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Investment and Technological Change

Paper Session

Saturday, Jan. 6, 2024 8:00 AM - 10:00 AM (CST)

Grand Hyatt, Travis A
Hosted By: Econometric Society
  • Chair: Laura Veldkamp, Columbia University

Leisure-Enhancing Technological Change

Lukasz Rachel
University College London


Modern economies are awash with leisure-enhancing technologies: products supplied in exchange for time and attention, rather than money. This paper studies where such technologies come from and how they interact with the broader macroeconomy. Leisure innovation arises endogenously, propelled by the desire to capture consumers' time and attention – inputs used to produce intangible assets such as brand equity. The non-rival nature of leisure products implies that the sector that is small in the aggregate can have significant effects at a macro level. The indirect monetization of leisure technologies means that the equilibrium level of leisure-focused R&D is inefficient.

Automation and the Rise of Superstar Firms

Hamid Firooz
University of Rochester
Zheng Liu
Federal Reserve Bank of San Francisco
Yajie Wang
University of Rochester


We document evidence that the rise in automation technology contributed to the rise of superstar firms in the past two decades. We explain the empirical link between automation and industry concentration in a general equilibrium framework with heterogeneous firms and variable markups. A firm can operate a labor-only technology or, by paying a per-period fixed cost, an automation technology that uses both workers and robots as inputs. Given the fixed cost, more productive, larger firms are more likely to automate. Increased automation boosts labor productivity, enabling large, robot-using firms to expand further, which raises industry concentration. Our calibrated model does well in matching the highly skewed automation usage toward a few superstar firms observed in the Census data. Since robots substitute for labor, increased automation raises sales concentration more than employment concentration, also consistent with empirical evidence. A modest subsidy for automating firms improves welfare since productivity gains outweigh increased markup distortions.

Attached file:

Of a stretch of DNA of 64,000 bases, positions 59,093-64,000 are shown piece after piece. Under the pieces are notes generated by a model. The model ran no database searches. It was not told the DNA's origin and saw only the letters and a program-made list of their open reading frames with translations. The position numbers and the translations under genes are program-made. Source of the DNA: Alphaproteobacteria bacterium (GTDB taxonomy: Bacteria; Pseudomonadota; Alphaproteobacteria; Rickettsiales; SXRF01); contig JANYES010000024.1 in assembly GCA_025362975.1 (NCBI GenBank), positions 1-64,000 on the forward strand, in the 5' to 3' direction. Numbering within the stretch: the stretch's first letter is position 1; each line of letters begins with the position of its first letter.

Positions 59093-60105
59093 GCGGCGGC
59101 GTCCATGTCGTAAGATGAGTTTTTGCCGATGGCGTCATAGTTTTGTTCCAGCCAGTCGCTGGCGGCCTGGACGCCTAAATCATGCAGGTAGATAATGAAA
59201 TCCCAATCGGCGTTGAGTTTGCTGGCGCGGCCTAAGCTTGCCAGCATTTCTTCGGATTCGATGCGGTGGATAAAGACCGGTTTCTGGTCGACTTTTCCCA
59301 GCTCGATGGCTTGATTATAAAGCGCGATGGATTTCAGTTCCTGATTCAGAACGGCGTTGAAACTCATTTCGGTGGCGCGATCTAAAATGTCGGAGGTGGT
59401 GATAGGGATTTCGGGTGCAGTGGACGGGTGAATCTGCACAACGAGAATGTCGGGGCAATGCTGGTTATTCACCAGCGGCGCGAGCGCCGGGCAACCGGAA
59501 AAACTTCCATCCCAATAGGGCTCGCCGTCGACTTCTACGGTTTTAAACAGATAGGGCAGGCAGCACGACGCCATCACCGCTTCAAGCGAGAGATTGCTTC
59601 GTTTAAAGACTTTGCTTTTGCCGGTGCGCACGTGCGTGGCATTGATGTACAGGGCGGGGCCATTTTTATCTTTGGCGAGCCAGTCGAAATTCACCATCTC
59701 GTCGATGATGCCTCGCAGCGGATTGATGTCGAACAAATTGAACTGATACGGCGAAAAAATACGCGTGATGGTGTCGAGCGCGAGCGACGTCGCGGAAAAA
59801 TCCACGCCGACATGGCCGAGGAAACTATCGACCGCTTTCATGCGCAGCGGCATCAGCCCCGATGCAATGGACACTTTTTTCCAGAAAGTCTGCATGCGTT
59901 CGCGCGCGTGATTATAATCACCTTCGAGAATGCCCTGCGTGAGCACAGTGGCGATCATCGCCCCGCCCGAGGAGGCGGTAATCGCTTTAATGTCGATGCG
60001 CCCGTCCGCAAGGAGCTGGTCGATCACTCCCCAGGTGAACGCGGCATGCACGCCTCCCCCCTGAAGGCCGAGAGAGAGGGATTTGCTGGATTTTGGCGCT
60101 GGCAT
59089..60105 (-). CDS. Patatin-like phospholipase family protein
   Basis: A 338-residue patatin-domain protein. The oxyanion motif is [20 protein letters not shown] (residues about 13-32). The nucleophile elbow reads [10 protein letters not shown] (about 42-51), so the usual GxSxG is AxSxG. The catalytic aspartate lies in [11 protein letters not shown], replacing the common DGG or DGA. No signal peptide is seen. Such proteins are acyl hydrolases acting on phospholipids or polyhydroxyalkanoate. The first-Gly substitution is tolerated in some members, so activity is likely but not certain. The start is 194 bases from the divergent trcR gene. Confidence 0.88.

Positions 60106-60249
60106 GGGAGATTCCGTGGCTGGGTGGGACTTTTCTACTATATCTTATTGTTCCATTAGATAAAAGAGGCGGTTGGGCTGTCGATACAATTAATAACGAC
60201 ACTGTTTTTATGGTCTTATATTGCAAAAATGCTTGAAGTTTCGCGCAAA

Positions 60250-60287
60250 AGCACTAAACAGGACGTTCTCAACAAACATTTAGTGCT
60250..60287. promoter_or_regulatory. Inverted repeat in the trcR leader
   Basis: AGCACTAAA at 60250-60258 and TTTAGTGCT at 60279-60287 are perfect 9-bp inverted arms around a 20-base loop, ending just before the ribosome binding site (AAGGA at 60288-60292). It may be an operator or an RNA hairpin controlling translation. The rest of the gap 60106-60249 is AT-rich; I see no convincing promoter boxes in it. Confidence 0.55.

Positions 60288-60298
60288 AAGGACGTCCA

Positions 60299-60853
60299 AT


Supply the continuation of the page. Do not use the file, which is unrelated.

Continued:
Investment under Up- and Downstream Uncertainty

Fotis Grigoris
Indiana University
Gill Segal
University of North Carolina-Chapel Hill


We study the transmission of uncertainty shocks in production networks and nd that their
impact on economic activity depends on their source in supply chains. A real-option framework
with time-to-build predicts that only upstream uncertainty suppresses investment, since
upstream (downstream) uncertainty from suppliers (customers) affects the shorter-run (longer-run). Consistently, production-network data show that upstream uncertainty propagates downstream, affecting firm-level outcomes negatively. Conversely, downstream uncertainty propagates upstream more weakly but affects firm-level outcomes positively. At the macro-level, these two uncertainties oppositely predict aggregate growth and asset prices. Overall, downstream uncertainty has an expansionary effect, in contrast to other facets of uncertainty.

The Macroeconomics of BigTech

Dan Su
Cheung Kong Graduate School of Business


This paper investigates the macroeconomics of BigTech. Compared to banks whose key characteristic is the standard collateral-based borrowing constraint, the essential feature of BigTech is the expected-earnings-based lending. Our model implications are twofold. First, BigTech has an efficiency-instability tradeoff as it leads to less misallocation but a higher default rate in the steady state. Second, BigTech can be interpreted as a different financial accelerator from the classical one as it generates persistent impacts on aggregate outputs through amplifying and propagating the second-moment micro-uncertainty shocks. Finally, we discuss the role of algorithm bias and optimal BigTech development.
JEL Classifications
  • C1 - Econometric and Statistical Methods and Methodology: General